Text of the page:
The life of Pope Francis

WHO is Pope Francis and where is he taking the Roman Catholic Church? What made him into the man we see today? Questions like this have swirled around the Vatican since the little-known Argentine Cardinal Jorge Bergoglio was elected pope in March 2013, and many Catholics are still not sure how to describe him.

In a new book titled The Great Reformer, British writer Austen Ivereigh connects the pope to his Argentine roots, showing how his country, its culture and its politics helped shape him.

Ivereigh, former deputy editor of the London Catholic weekly The Tablet and former spokesman for Cardinal Cormac Murphy-O’Connor, spoke to Reuters about the book.

Q: There were lots of books about Pope Francis after his election. Why another one?

A: Those books focus mostly on his period as cardinal-archbishop of Buenos Aires. My interest has been in what you might call the deep past of Argentine history and the church in Argentina.

Twenty years ago, I did my doctorate on the subject. Q: What is most Argentine about him? A: Culturally, he is very “porteno” – of Buenos Aires – in his accent, his way of speaking and sense of humour. What makes him Argentine in a much deeper way is the experience of coming out of a Catholic, nationalist and populist political culture. And what makes him distinct in Argentina is that he’s lower-middle class.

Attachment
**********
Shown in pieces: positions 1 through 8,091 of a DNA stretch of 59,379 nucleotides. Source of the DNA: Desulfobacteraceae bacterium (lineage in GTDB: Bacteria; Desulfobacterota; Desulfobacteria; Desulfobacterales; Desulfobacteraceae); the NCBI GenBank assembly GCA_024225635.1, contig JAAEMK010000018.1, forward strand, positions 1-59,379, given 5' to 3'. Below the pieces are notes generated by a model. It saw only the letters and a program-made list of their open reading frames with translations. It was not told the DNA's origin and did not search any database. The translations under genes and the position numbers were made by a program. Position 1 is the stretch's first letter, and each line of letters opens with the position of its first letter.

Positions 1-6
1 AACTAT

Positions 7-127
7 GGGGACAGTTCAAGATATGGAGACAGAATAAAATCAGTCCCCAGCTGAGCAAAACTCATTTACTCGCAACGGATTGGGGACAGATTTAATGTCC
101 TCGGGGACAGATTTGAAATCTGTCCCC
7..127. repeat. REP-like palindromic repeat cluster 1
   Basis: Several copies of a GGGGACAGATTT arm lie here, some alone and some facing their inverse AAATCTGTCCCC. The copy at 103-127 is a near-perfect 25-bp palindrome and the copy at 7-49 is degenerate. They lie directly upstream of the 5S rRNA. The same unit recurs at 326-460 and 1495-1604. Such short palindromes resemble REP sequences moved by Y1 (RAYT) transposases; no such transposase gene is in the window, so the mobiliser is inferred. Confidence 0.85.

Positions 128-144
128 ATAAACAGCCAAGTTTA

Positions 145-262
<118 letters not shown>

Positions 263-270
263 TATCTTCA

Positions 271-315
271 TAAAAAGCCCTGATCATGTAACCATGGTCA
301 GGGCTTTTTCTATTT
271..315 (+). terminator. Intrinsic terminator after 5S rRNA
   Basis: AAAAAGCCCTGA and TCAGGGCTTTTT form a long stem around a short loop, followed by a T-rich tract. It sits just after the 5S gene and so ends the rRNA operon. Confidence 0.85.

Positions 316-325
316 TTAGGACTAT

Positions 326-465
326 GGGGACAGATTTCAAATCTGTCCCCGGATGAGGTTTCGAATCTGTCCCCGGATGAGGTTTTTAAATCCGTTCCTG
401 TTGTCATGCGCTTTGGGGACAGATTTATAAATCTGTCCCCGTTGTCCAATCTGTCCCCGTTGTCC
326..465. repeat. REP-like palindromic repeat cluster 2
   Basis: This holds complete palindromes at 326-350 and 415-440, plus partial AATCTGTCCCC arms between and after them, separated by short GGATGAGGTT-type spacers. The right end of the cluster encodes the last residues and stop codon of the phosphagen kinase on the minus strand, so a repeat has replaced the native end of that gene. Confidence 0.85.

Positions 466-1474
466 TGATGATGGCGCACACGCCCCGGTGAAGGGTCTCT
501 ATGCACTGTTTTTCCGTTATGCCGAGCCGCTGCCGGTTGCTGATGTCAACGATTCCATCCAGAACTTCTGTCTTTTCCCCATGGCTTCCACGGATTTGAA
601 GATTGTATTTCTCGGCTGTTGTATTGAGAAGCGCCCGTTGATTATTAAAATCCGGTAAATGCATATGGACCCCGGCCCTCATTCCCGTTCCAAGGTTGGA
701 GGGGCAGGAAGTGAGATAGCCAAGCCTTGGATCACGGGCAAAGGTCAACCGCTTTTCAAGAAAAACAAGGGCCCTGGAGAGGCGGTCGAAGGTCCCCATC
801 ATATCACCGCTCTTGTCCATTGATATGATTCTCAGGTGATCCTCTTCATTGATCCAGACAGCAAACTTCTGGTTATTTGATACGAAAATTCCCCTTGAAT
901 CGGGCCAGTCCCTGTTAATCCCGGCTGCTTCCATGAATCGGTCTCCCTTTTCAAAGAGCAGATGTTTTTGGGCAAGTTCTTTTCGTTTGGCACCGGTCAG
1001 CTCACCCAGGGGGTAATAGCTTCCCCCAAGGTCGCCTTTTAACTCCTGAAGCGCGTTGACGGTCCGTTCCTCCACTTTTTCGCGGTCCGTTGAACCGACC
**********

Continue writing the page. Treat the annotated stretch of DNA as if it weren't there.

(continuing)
Q: Initial reports after his election said Cardinal Jorge Bergoglio was a conservative Jesuit who later became a liberal bishop. You don’t agree?

A: The misreading of Peronism and nationalism as a form of fascism is what really underlies this. Much of the controversy over Bergoglio after his election, such as his position under the dictatorship during the Dirty War, stems from that misreading. Both the guerrillas and the dictatorship were factions in a dispute between two elite ideologies, neither of which spoke to the interests of ordinary people.

Bergoglio always rooted himself in the ordinary, simple, faithful and uneducated people. In that sense, he is a populist.

He was never a conservative, never a right-winger, and he never became a liberal.

– Reuters

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